A progressive partnership between an HSCP and the voluntary sector
"I’d like to see the model we have here rolled out to other health services. It’s a win-win for everyone."
Forth Valley Sensory Centre is rooted in integration. When it first opened 14 years ago, it did so in partnership with statutory services and the third sector. With Falkirk, Stirling and Clackmannanshire councils originally working together with RNIB, Action on Hearing Loss and NHS Forth Valley, the centre was able to provide a unique offering to those experiencing sensory loss under one roof.
Relationships were built over time and new partners joined the fold with the centre acting as a landlord, renting out space to other organisations who have a vested interest in supporting people with sensory loss. However, as Jacquie Winning, Centre Manager states: “It’s about how we can help services join up with one another. My role is getting people to talk to one another, to co-locate people in rooms so there’s a lot of cross fertilisation of ideas.”
Located in central Scotland, the purpose-built centre is an accessible, friendly and welcoming place. To this day partnership is at the heart of the centre’s ethos and a new joint venture with Falkirk Health and Social Care Partnership has recently launched. The partnership with the new Living Well service was borne out of joint working on the steering group for the new offering in which Jacquie took part.
Living Well is an assessment tool, allowing people to assess their own health and social care needs as they age through an online portal. Brought in by Falkirk Health and Social Care Partnership to positively impact the ageing population, the purpose of the tool is to aid people in managing their own health, maintaining wellbeing and retaining independence.
After the online assessment, depending on need, people may be invited to a centre location for further input. Jacquie identified an opportunity for working together and put forward a proposal for the first Living Well centre to be located at the Sensory Centre’s premises.
The strength of this partnership is built around the needs of the ageing population that sees higher numbers of people experiencing sight and hearing deterioration. Upon being assessed at Forth Valley Sensory Centre by the Health and Social Care Partnership, people can then be signposted onto internal services that can aid them with any sensory challenges, a two-pronged approach benefiting those who access the centre.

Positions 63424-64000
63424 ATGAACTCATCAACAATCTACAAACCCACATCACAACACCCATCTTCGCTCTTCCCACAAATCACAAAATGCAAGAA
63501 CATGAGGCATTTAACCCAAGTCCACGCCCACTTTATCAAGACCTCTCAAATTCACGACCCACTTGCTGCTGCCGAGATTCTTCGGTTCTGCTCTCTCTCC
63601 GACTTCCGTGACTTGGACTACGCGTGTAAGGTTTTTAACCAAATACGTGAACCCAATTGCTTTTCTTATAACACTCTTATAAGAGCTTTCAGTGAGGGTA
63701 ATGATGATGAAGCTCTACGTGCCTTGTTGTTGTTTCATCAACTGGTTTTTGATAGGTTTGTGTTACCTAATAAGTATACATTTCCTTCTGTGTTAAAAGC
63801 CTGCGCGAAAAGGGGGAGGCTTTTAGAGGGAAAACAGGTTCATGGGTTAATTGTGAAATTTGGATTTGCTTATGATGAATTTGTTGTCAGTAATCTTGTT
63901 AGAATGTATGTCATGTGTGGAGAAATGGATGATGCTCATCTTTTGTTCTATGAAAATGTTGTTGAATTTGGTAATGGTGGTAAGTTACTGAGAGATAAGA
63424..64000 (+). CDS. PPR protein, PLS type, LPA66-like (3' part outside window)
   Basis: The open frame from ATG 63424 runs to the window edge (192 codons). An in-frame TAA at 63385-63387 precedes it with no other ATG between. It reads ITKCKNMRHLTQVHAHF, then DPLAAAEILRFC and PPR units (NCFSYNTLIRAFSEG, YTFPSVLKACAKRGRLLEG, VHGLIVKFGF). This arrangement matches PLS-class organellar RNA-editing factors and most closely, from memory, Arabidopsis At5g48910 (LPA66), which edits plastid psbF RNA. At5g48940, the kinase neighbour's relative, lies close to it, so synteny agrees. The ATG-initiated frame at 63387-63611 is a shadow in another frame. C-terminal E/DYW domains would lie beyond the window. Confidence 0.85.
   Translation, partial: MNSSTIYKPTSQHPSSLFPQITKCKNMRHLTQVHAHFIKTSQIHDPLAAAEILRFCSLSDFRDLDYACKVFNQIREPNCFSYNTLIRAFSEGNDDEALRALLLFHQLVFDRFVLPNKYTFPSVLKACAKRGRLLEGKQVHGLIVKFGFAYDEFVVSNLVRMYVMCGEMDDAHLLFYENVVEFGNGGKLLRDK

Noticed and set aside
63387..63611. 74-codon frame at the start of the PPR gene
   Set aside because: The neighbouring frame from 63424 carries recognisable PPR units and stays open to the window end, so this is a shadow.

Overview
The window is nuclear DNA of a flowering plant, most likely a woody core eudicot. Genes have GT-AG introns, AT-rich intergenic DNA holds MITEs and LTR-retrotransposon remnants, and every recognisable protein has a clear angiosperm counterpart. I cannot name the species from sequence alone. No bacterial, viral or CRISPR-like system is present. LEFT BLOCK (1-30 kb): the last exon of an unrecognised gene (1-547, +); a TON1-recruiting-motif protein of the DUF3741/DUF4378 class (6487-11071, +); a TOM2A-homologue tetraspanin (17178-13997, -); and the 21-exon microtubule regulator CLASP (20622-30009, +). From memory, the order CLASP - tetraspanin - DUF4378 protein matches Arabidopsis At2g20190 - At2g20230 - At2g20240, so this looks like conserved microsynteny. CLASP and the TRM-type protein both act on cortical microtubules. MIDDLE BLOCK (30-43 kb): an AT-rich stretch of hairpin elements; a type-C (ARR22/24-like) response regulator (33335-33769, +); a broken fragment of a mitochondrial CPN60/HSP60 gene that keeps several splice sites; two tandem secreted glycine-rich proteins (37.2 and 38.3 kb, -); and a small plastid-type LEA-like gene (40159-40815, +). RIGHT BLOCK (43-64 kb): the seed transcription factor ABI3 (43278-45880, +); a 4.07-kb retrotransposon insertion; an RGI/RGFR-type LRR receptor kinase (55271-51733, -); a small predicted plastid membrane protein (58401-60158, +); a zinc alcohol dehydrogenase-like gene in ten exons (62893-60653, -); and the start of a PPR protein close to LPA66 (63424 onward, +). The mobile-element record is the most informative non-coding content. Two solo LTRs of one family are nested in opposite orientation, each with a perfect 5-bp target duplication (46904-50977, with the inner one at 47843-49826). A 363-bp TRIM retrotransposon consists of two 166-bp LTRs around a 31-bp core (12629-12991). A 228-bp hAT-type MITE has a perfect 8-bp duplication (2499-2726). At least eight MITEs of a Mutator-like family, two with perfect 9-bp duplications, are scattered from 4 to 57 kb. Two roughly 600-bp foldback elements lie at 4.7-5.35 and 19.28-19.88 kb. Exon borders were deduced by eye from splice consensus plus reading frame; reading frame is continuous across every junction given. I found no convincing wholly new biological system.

Lynette Denovan, Team Manager at Falkirk Health and Social Care Partnership, who is working directly with Forth Valley Sensory Centre, says: “Sensory decline happens in older age often with no diagnosis. We need to be proactive in getting people out and about in their communities and helping people age in a way that keeps them healthy”.
To that end the partnership provides a strong function in linking people into the centre community, providing opportunities for socialising and for people experiencing sensory loss to spend time among peers. People can take part in a variety of social clubs, reducing the isolation that often occurs when sight or hearing loss begin to prove restrictive.
The bar has been set high for the new partnership. Lynette is enthusiastic about future developments that may include a drop-in service where people can go to discuss any health and social care needs and be linked into the Sensory Centre, making the offering even more accessible.
This partnership continues the focus on integration at the Forth Valley Sensory Centre present at its inception. As Jacquie states: “working together stops us becoming single minded and stops us from getting entrenched…I’d like to see the model we have here rolled out to other health services. It’s a win-win for everyone. We’ve tried and tested it, and it works.”
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